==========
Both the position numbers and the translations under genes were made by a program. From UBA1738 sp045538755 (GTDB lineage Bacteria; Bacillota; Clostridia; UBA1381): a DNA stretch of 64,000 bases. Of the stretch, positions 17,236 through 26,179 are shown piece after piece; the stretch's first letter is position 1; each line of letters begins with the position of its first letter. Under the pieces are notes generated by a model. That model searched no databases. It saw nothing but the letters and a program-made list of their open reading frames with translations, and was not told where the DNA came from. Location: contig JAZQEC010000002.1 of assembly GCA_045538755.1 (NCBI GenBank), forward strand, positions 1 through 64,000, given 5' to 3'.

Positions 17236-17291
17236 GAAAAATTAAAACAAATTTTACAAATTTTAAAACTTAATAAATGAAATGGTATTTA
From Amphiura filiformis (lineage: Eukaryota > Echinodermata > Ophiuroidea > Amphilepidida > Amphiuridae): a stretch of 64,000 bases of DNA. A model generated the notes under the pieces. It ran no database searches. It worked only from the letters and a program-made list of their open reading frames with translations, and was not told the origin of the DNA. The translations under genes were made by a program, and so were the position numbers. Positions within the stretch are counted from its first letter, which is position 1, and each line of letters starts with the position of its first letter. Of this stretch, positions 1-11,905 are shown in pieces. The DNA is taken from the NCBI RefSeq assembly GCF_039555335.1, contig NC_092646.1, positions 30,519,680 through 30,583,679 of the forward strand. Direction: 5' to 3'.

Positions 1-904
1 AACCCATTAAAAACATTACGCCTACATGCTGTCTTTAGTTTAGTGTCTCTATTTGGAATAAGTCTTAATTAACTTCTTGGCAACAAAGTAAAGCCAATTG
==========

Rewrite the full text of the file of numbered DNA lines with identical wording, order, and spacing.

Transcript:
Both the position numbers and the translations under genes were made by a program. From UBA1738 sp045538755 (GTDB lineage Bacteria; Bacillota; Clostridia; UBA1381): a DNA stretch of 64,000 bases. Of the stretch, positions 17,236 through 26,179 are shown piece after piece; the stretch's first letter is position 1; each line of letters begins with the position of its first letter. Under the pieces are notes generated by a model. That model searched no databases. It saw nothing but the letters and a program-made list of their open reading frames with translations, and was not told where the DNA came from. Location: contig JAZQEC010000002.1 of assembly GCA_045538755.1 (NCBI GenBank), forward strand, positions 1 through 64,000, given 5' to 3'.

Positions 17236-17291
17236 GAAAAATTAAAACAAATTTTACAAATTTTAAAACTTAATAAATGAAATGGTATTTA
From Amphiura filiformis (lineage: Eukaryota > Echinodermata > Ophiuroidea > Amphilepidida > Amphiuridae): a stretch of 64,000 bases of DNA. A model generated the notes under the pieces. It ran no database searches. It worked only from the letters and a program-made list of their open reading frames with translations, and was not told the origin of the DNA. The translations under genes were made by a program, and so were the position numbers. Positions within the stretch are counted from its first letter, which is position 1, and each line of letters starts with the position of its first letter. Of this stretch, positions 1-11,905 are shown in pieces. The DNA is taken from the NCBI RefSeq assembly GCF_039555335.1, contig NC_092646.1, positions 30,519,680 through 30,583,679 of the forward strand. Direction: 5' to 3'.

Positions 1-904
1 AACCCATTAAAAACATTACGCCTACATGCTGTCTTTAGTTTAGTGTCTCTATTTGGAATAAGTCTTAATTAACTTCTTGGCAACAAAGTAAAGCCAATTG